Short bio: Computer Scientist, FOSS supporter (read more)
Tux Machines (TM)-specific
itwire.com: The OpenBSD project has found two bugs during an audit of the cryptographic code in which, it has been alleged, the FBI, through former developers, was able to plant backdoors.
itwire.com: Two developers named as having played a role in creating backdoors for the FBI in the open cryptographic framework used in OpenBSD have denied they did so.
ostatic.com: We've all heard rumors of backdoors for governments or rogue elements of governments in Microsoft Windows systems, but did we ever think we might find it in the Open Source world? Well, according to Theo de Raadt, renowned Open Source developer, that just might be the case.
h-online.com: Unknown attackers penetrated the server hosting the open source ProFTPD FTP server project and concealed a back door in the source code.
neowin.net: As requested by a user we wanted to give you a history of viruses on Linux. Given the tight security integrated into Linux, it is difficult to take advantage of a vulnerability on the computer, but some programmers have found ways around the security measures.
h-online.com: Security expert Thomas Cannon has discovered a security vulnerability in the Android browser which can be exploited by attackers to read local files when a smartphone user visits a crafted web site.
eff.org: The Electronic Frontier Foundation (EFF) has launched a new version of HTTPS Everywhere, a security tool that offers enhanced protection for Firefox browser users against "Firesheep" and other exploits of webpage security flaws.
crn.com: The OpenSSL server has been patched to repair a critical security glitch that could be exploited in remote code execution attacks.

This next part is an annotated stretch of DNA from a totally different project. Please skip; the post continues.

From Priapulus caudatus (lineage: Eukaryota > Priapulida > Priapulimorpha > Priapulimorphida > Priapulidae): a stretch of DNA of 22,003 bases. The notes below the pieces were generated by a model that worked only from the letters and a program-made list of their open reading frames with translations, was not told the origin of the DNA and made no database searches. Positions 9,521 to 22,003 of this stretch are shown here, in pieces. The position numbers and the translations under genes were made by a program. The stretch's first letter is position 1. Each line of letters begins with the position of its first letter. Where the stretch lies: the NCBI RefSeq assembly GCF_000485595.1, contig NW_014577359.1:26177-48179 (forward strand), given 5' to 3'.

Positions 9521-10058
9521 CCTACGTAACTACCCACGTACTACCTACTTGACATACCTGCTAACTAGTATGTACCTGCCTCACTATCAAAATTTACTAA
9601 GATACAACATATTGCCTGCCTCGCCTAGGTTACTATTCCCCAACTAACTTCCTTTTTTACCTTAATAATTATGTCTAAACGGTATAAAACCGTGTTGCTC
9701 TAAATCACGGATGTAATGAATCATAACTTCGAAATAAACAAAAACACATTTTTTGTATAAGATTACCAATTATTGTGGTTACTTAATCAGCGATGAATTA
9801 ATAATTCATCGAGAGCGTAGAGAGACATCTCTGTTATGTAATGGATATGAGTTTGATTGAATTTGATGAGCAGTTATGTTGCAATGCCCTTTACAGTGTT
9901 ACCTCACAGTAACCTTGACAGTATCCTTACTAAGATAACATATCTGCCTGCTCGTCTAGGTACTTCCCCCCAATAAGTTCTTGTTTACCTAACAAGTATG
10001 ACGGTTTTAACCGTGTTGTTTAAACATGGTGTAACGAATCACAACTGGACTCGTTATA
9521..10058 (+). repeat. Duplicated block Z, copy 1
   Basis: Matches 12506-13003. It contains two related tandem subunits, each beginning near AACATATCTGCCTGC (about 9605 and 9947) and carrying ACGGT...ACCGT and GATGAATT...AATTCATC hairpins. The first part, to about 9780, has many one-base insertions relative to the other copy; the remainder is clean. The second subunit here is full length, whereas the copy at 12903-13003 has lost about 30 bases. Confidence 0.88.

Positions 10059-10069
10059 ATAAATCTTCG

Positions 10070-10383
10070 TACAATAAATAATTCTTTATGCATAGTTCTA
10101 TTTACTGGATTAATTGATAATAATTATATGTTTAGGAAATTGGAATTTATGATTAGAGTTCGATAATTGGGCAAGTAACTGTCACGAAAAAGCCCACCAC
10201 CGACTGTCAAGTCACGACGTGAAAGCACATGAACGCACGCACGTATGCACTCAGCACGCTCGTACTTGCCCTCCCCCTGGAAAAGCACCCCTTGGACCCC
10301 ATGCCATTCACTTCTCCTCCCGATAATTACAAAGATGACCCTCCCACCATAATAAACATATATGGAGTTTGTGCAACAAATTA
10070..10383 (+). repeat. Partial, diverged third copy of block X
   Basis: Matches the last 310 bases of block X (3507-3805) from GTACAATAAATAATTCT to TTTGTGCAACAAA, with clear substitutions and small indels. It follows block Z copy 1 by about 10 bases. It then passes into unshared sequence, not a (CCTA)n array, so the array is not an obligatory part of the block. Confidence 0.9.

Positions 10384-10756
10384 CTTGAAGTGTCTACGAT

itwire.com: Adobe has released an update for Flash Player to address 18 vulnerabilities, some of which are regarded as critical.
softpedia.com: A more detailed analysis of the recently discovered cross-platform social networking trojan, suggests that the Linux infection vector might have been an unintended side effect.
softpedia.com: Security researchers warn that a new drive-by download attack is capable of infecting Windows, Mac OS X and Linux systems with a new variant of the notorious Koobface worm.
pcworld.com: Two new vulnerabilities affecting Linux were uncovered this week that could potentially be used by malicious hackers to gain root privileges.
linuxinsider.com: "Forcing every device to issue a 'health certificate' before being allowed to connect anywhere will restrict the OS market to corporate-backed players only," explained Montreal consultant Gerhard Mack. "No more Linux, *BSD or any experimental OS because they won't be able to generate the certificate."
mandrivachronicles.blogspot: That's right. My desktop, which runs Windows, is infected and I blame Linux.